I forget which movie it was. Maybe it was Thor. Or Iron Man. Or maybe the Lion King. Or maybe it was pretty much every single other super hero movie ever made. Maybe it was the Iliad. It’s a pretty common plot.
I’m just saying that our heroes seem to be having trouble getting their lives together. And our supervillians? Sure, they’ve got some problems too. Most of them are trying to save the world—they just struggle with criminal insanity. They’re doing the best with what they’ve got. But if your mind is shattered by the cruelty of a broken world, at least you’re rocking a decent excuse for a bit of self-obsession.
This also plays into all the articles that have been going around lately about the issues with the recent spree of female “superheros” and how they are in some ways “lacking” in comparison to their male counterpart. (An example of the articles I’m talking about: http://www.policymic.com/articles/87757/hollywood-is-creating-more-female-superheroes-but-they-re-missing-one-key-ingredient)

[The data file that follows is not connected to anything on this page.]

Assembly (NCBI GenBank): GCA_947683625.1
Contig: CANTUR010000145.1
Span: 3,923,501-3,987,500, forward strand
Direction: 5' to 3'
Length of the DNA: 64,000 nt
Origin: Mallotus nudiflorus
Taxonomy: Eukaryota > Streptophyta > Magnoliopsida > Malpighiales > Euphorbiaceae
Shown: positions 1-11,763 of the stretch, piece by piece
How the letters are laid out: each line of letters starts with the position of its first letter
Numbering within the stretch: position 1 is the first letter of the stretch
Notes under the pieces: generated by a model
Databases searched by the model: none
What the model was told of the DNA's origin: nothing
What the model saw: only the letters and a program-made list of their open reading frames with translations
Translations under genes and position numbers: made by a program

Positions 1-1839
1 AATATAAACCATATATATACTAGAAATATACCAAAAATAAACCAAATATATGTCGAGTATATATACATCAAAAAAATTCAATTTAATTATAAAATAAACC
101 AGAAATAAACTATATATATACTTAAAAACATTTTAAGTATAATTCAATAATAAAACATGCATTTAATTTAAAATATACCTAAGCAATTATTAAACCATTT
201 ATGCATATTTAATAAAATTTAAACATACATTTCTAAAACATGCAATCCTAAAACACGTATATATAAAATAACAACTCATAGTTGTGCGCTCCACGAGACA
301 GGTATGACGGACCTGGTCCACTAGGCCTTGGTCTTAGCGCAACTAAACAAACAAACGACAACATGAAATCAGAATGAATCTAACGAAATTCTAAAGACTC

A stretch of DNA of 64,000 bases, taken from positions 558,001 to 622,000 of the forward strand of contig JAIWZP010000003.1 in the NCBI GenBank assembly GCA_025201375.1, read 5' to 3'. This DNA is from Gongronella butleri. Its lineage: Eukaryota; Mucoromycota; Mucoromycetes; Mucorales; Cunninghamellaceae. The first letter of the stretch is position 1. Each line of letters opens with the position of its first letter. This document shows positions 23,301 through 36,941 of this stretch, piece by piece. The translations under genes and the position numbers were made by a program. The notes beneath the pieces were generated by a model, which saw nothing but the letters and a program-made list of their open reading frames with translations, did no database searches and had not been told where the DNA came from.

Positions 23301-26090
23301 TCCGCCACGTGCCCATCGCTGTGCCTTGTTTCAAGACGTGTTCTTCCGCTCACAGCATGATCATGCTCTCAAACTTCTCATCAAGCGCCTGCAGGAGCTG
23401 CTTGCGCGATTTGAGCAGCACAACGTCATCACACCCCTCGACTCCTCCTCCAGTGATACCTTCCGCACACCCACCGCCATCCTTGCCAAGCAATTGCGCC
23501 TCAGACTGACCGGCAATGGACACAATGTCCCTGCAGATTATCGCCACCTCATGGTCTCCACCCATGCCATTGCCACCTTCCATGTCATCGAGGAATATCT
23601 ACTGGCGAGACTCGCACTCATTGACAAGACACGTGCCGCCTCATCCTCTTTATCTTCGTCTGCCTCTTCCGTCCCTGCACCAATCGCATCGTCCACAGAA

Neighborhoods with Concentrated Poverty, with Paul Jargowsky, Patrick Sharkey, Ta-Nehisi Coates and Sherrilyn Ifill | Economic Policy Institute | April 10, 2014
Drawn in by Ta-Nehisi Coates, left a little in love with Sherrilyn Ifill.
And now I have quite the reading list to start in on.
- American Apartheid
- Black Wealth, White Wealth
- Block Busting in Baltimore
- Sundown Town
- The Warmth of Other Suns
- Stuck in Place: Urban Neighborhoods and the End of Progress Toward Racial Equality
- The Beautiful Struggle
- The Truly Disadvantaged
- Concentration of Poverty: An Update
A few quotes pulled out from the panel: